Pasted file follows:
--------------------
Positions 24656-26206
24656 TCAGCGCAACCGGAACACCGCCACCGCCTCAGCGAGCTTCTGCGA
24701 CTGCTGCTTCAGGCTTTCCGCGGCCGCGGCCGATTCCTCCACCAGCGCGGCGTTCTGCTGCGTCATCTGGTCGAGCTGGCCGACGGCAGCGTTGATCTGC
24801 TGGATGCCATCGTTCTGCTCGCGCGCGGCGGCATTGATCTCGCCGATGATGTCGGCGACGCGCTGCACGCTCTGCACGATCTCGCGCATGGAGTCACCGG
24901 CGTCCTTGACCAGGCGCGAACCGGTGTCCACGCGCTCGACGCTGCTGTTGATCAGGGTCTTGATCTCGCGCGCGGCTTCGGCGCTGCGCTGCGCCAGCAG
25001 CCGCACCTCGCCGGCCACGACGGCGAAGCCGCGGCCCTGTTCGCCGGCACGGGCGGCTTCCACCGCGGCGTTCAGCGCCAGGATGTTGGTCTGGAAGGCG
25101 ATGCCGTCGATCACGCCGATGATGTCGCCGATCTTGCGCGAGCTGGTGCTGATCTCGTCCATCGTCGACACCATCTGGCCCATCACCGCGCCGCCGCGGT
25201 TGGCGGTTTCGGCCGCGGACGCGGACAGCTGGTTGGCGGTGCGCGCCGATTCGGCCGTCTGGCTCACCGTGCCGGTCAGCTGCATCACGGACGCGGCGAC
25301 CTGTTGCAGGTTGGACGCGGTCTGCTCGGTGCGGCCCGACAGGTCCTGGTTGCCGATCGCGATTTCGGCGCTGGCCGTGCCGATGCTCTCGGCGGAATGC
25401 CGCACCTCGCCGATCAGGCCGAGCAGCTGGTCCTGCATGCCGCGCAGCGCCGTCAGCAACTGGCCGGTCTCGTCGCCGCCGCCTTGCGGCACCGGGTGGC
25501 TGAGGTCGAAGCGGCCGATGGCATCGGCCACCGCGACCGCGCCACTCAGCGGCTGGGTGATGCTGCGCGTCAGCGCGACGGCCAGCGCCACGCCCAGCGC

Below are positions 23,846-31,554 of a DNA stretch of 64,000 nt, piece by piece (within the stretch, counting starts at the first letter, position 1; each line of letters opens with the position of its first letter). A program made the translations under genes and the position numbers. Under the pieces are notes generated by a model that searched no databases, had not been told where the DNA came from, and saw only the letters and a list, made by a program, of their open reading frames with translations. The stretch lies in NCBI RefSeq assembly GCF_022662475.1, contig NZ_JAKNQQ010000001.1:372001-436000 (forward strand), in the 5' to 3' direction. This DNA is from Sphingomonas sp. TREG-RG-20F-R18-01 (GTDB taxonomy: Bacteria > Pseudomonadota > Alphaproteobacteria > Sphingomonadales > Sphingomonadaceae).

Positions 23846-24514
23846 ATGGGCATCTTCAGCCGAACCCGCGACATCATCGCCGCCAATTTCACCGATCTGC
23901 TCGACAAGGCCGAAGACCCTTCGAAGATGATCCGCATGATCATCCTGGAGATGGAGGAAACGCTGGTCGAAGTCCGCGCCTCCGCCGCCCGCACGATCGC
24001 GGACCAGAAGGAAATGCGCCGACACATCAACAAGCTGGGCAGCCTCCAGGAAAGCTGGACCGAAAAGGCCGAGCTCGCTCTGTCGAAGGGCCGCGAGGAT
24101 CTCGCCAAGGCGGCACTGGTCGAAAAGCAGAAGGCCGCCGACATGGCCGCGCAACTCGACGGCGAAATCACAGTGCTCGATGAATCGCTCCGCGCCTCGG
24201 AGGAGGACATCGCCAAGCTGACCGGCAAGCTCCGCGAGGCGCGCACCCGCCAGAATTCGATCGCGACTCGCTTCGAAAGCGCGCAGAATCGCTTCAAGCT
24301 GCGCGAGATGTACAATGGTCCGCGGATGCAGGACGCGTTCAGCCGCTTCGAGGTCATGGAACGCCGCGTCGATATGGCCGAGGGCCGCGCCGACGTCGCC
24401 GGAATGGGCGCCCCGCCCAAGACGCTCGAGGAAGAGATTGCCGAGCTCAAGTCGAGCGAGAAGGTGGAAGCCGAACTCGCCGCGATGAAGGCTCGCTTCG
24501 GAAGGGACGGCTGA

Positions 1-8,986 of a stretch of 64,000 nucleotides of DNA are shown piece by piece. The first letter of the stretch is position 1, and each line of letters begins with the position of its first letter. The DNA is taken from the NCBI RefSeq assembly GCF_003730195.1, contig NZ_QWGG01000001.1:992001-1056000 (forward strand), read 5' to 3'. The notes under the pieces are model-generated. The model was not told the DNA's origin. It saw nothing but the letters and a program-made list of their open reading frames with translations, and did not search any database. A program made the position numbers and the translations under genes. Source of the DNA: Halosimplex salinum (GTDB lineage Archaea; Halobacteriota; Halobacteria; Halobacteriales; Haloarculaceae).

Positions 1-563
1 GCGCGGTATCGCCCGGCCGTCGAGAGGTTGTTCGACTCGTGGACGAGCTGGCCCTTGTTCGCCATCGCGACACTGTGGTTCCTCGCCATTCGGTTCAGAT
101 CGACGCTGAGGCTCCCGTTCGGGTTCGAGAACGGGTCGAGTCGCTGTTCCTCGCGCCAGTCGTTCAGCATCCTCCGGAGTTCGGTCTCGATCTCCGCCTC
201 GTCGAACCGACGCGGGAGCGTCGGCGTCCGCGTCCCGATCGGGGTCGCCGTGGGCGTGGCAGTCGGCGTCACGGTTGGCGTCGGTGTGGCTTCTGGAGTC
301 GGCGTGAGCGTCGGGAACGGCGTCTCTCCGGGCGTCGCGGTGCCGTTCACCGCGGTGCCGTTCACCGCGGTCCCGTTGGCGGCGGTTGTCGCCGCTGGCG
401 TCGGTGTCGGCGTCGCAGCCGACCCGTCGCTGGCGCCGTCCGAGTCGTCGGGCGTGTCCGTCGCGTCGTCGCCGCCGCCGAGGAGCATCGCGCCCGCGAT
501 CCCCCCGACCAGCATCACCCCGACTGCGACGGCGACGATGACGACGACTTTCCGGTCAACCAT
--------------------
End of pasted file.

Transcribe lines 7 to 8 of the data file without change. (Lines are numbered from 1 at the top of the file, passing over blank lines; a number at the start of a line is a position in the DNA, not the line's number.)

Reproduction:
25101 ATGCCGTCGATCACGCCGATGATGTCGCCGATCTTGCGCGAGCTGGTGCTGATCTCGTCCATCGTCGACACCATCTGGCCCATCACCGCGCCGCCGCGGT
25201 TGGCGGTTTCGGCCGCGGACGCGGACAGCTGGTTGGCGGTGCGCGCCGATTCGGCCGTCTGGCTCACCGTGCCGGTCAGCTGCATCACGGACGCGGCGAC